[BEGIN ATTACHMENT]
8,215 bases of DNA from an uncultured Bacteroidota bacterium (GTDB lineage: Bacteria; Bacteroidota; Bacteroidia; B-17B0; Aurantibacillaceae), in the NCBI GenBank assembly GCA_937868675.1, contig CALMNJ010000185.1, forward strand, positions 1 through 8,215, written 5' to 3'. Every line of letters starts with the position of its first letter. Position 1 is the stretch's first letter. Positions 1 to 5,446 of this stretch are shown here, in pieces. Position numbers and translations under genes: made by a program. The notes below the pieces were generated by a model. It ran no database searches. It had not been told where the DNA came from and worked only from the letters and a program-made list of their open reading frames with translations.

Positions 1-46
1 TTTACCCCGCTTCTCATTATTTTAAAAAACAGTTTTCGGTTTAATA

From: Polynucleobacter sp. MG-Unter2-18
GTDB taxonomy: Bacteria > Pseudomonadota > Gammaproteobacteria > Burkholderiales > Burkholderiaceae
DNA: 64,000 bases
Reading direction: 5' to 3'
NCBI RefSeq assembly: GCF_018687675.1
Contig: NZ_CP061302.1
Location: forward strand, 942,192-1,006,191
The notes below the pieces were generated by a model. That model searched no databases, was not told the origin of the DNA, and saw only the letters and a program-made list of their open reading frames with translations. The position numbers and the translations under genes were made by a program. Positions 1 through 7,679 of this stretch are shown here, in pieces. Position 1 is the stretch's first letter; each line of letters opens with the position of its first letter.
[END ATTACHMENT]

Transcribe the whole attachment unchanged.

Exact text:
8,215 bases of DNA from an uncultured Bacteroidota bacterium (GTDB lineage: Bacteria; Bacteroidota; Bacteroidia; B-17B0; Aurantibacillaceae), in the NCBI GenBank assembly GCA_937868675.1, contig CALMNJ010000185.1, forward strand, positions 1 through 8,215, written 5' to 3'. Every line of letters starts with the position of its first letter. Position 1 is the stretch's first letter. Positions 1 to 5,446 of this stretch are shown here, in pieces. Position numbers and translations under genes: made by a program. The notes below the pieces were generated by a model. It ran no database searches. It had not been told where the DNA came from and worked only from the letters and a program-made list of their open reading frames with translations.

Positions 1-46
1 TTTACCCCGCTTCTCATTATTTTAAAAAACAGTTTTCGGTTTAATA

From: Polynucleobacter sp. MG-Unter2-18
GTDB taxonomy: Bacteria > Pseudomonadota > Gammaproteobacteria > Burkholderiales > Burkholderiaceae
DNA: 64,000 bases
Reading direction: 5' to 3'
NCBI RefSeq assembly: GCF_018687675.1
Contig: NZ_CP061302.1
Location: forward strand, 942,192-1,006,191
The notes below the pieces were generated by a model. That model searched no databases, was not told the origin of the DNA, and saw only the letters and a program-made list of their open reading frames with translations. The position numbers and the translations under genes were made by a program. Positions 1 through 7,679 of this stretch are shown here, in pieces. Position 1 is the stretch's first letter; each line of letters opens with the position of its first letter.